Life on the local: US national from Dubai adds colours to city stations

Since October 2, around 36 stations on both Central and Western Railways are getting beautified under a joint initiative of Western Railway and NGOs.

Written by Neha Kulkarni | Mumbai | Published:October 12, 2016 3:02 am
mumbai, mumbai life, life in mumbai, mumbai local, new to mumbai, us national, mumbai metro, colours mumbai metro, mumbai news, india news, mumbai news Jess Fokolowski at the Marine Lines station. The ceiling of the station building was done up by her using murals created under the ‘Humara Station, Humari Shaan’ initiative. (Source: Express Photo by Dilip Kagda)

Enjoying creative liberty while adding strokes to the free art and murals on the walls at suburban railway stations is what attracts Jess Fokolowski (27) in the mass beautification of the stations project. Unlike other visitors to the city, Jess who is an American and an advertising employee at Dubai found herself at Marine Lines station on Western Railway during her days of visit last week to beautify stations.

Since October 2, around 36 stations on both Central and Western Railways are getting beautified under a joint initiative of Western Railway and NGOs. In her short trip to Mumbai, Jess believed exercising her creative independence at this project excited her more than hunting other tourist spots. “Back in Dubai, I am restricted to the four walls of my office while trying to bring in ideas which must adhere to the company’s policy. When I add colours to the walls here, it brings out the graffiti artist in me which makes me further enjoy it. Unlike back at work, I decide how to put colours to the story,” Jess said.

When in Mumbai, she learnt about the ‘Humara Station, Humari Shaan’ initiative which has gathered almost 30,000 volunteers from across till now. After registering herself online, she was called to help in any project of her choice, Jess said. “I was added to the WhatsApp group where they asked me to choose a station and project of my choice from options including art, doing murals, social messages and others. I chose Marine Lines station as it was closer from where I stayed and thus decided to dedicate my evening hours to this initiative,” she said. While Jess enjoyed adding outlines and filling colours on the walls, what attracted her the most was community involvement which was seen at the stations.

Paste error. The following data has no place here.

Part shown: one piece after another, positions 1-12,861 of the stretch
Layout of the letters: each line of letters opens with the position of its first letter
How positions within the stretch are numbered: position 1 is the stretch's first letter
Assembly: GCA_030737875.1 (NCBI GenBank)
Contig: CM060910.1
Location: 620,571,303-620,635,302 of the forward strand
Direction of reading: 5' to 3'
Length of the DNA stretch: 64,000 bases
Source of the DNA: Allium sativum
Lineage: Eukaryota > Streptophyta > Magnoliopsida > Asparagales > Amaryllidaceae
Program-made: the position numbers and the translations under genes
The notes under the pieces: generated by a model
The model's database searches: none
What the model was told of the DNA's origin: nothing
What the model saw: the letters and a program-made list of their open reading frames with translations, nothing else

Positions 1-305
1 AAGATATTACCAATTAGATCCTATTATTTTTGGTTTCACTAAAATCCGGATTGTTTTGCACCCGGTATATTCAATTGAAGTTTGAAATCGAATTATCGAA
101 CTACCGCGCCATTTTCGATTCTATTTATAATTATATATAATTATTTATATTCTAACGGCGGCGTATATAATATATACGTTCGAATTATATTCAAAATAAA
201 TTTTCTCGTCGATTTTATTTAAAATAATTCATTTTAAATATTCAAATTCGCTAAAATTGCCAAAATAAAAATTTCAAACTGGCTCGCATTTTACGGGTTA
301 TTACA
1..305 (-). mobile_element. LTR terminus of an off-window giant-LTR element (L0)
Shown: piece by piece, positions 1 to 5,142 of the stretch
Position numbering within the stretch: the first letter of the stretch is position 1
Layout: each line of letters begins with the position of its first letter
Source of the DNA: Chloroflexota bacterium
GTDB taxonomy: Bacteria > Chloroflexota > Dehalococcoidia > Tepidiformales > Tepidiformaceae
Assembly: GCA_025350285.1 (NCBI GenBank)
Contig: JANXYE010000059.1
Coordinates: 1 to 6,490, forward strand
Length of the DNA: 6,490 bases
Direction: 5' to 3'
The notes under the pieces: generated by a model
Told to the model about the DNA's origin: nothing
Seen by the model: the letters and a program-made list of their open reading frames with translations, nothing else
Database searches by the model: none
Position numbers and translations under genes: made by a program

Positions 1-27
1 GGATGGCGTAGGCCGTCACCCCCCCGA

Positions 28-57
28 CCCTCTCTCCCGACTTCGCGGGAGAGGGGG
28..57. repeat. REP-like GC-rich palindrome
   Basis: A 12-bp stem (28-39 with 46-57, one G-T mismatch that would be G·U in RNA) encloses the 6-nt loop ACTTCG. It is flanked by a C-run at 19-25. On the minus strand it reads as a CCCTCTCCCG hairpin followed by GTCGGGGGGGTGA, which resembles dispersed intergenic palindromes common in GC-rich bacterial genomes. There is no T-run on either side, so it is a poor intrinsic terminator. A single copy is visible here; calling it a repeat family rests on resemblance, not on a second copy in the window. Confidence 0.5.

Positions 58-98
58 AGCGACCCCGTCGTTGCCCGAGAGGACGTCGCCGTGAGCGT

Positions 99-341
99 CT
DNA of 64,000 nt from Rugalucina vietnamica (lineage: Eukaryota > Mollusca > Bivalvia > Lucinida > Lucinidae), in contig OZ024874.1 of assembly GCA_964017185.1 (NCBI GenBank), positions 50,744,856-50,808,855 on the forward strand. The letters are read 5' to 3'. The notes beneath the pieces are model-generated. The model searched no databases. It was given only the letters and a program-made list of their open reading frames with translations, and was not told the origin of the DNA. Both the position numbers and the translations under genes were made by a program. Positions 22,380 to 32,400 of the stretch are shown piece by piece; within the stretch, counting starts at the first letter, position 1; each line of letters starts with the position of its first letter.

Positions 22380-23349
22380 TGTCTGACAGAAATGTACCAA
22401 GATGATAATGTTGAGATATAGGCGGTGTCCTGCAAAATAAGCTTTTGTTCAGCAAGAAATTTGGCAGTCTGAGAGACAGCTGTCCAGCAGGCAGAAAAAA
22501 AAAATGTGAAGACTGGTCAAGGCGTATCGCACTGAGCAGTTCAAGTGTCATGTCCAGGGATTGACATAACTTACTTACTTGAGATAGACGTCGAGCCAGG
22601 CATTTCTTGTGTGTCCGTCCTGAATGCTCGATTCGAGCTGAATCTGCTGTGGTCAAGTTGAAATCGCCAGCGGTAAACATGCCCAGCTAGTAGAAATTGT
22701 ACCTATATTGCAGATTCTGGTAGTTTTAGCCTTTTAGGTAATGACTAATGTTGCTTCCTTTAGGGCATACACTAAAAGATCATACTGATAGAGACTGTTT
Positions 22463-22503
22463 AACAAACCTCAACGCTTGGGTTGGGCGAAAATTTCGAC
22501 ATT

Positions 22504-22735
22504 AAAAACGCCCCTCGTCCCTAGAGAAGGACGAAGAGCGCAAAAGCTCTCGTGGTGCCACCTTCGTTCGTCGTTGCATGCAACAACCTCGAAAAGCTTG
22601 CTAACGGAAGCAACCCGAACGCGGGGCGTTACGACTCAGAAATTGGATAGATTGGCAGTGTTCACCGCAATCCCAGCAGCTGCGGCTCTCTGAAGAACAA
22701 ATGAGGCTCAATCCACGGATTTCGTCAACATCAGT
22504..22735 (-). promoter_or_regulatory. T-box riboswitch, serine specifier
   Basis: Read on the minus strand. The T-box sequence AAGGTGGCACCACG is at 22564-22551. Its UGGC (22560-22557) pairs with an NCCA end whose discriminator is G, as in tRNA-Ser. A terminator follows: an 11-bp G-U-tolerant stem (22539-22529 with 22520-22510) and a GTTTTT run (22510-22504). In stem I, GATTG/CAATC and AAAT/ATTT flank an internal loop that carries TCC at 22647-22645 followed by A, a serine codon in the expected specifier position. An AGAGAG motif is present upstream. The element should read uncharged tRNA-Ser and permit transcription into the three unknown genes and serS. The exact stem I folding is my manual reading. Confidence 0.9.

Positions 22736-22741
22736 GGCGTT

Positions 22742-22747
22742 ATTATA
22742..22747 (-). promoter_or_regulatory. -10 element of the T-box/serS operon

“I would work with the other artists from 9 pm to almost 1 am for the three days of my stay in the city. The nights here are calmer and thus you also get time to bond with others. What I enjoyed about the work was how it was more community oriented and required participation of each person. I found it to be free art,” she added.

“Making a difference” with her work defines her participation to this project, she said, adding, “Back in Dubai, we lack community events. Not only did I get to put my thinking caps on here but I was happy to utilise my free time for the right cause. What makes me happier is the fact that daily suburban commuters would be able to feel the warmth of colours and feel the difference in their routine.”

When asked what motivated her about involving herself with it, the sense of adventure received after meeting new people, she said. “I like how so many volunteers find time from their busy schedules and work here without any monetary gains. Though I am helped by some common friends here, making sense at a place whose language or traditions you are unaware of excites me. Also, people’s generosity in Mumbai is commendable,” she added.

Though she did not get a chance to travel by train, Jess recalls being in any other crowded city of the world including New York, Chicago after her stay in Mumbai. People’s curiosity in finding something new is where she draws the line between the two cultures, she said. “I am happy I could touch the lives of such commuters of Mumbai,” she added.


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